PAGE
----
Passing CEJA would also save resources. According to Mr. Breuer, as “cases that would otherwise be straightforward can turn into complex investigations focusing not just on the underlying criminal conduct, but also on the scope of the defendant’s employment, his or her specific work duties, and other jurisdiction-related facts,” especially if classified information is needed to establish such facts. Expanding jurisdiction through CEJA would make such cases straightforward. In this respect, Professor Corn brought up the idea of detailing Judge Advocates as Special Assistant US Attorneys in questioning, which would save more resources, and allow the original investigator and prosecutor to follow the case from start to finish. This would bridge the gap created by the process of having such cases—as seen in MEJA—investigated by the military overseas and then actually litigated by US Attorneys stateside.
Mr. Edney urged caution in passing this law “to protect ongoing and future intelligence and other national security operations,” a position supported by Senators Blumenthal and Whitehouse. Traditionally, intelligence officers commit what would be considered crimes in sanctioned actions, as the business of intelligence is to obtain unauthorized access to secret information. Mr. Edney’s point is that CEJA must “explicitly exempt national security and intelligence activities from the contemplated expansion of criminal law abroad.” However, all parties involved agreed that intelligence officers should be held accountable for unsanctioned acts, which would be crimes. So the final consensus was that if CEJA preserved the authorizations already in place, this would help clarify their boundaries, much like the contractor community.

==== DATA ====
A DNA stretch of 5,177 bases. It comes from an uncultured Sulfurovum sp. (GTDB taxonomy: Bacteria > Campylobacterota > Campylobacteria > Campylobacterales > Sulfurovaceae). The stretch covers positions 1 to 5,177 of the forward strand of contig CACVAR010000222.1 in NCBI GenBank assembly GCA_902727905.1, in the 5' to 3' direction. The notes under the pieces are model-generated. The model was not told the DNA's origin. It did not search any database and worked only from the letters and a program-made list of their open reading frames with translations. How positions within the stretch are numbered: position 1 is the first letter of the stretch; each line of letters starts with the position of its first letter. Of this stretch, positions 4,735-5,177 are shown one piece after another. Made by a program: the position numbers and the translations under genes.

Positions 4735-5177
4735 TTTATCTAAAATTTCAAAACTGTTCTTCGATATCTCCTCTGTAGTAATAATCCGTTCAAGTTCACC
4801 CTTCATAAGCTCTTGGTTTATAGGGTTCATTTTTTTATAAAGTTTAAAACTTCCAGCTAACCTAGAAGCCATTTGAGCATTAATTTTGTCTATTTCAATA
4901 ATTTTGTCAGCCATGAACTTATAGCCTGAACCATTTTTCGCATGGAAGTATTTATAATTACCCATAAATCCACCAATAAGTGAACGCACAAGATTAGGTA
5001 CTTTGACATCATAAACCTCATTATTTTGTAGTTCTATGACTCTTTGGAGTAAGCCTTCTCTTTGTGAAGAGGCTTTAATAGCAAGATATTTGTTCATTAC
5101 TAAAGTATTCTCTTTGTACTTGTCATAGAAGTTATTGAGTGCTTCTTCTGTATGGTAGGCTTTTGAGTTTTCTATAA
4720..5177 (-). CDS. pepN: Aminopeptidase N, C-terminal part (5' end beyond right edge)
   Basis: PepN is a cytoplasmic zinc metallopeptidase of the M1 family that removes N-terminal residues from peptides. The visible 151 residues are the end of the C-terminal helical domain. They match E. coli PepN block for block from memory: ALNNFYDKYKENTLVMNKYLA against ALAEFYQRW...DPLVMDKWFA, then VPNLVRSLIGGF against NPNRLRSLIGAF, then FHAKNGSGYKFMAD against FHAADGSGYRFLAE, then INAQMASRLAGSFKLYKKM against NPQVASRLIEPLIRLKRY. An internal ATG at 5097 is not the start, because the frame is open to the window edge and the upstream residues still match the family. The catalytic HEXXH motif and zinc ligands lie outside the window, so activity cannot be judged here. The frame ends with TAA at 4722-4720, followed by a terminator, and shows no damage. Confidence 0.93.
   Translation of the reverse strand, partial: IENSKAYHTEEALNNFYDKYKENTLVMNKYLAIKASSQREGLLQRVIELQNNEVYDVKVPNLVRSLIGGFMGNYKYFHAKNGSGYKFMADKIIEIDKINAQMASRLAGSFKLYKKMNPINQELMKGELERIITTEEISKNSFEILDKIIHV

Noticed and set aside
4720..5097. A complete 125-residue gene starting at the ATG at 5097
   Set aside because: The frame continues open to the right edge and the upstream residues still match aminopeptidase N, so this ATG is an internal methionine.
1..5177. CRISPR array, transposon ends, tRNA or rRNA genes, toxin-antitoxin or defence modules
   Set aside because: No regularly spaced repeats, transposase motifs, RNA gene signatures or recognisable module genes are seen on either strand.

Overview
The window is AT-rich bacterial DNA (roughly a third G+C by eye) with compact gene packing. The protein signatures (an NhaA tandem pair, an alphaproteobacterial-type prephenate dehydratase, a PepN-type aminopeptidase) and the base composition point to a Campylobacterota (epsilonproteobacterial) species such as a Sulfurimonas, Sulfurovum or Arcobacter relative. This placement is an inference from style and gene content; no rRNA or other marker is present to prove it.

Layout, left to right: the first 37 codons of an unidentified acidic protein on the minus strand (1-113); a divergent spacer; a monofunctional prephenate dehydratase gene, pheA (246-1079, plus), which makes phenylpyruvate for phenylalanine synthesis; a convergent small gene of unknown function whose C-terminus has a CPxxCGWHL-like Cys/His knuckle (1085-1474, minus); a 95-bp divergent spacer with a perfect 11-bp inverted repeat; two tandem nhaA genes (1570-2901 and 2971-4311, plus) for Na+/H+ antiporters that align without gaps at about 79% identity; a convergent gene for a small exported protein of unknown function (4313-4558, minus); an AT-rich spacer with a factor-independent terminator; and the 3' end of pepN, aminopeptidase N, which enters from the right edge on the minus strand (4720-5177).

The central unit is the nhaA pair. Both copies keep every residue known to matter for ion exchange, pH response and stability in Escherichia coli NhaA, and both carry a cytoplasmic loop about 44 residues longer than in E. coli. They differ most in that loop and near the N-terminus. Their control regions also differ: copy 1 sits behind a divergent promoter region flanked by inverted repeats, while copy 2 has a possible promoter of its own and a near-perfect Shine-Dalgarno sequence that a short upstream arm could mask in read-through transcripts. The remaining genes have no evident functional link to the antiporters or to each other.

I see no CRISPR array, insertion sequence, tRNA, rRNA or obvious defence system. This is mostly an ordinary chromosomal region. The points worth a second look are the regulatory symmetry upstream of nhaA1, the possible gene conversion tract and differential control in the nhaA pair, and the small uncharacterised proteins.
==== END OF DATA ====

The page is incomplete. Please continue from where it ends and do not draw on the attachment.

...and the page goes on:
In short, passing CEJA would help to close the gap in jurisdiction over civilians left by MEJA, a gap which is becoming increasingly important as greater numbers of contractors employed by groups other than DOD are used in military and other operations overseas. If successful, it would bring US law to all persons involved in US operations overseas and help to squash any perceptions of impunity at home and abroad.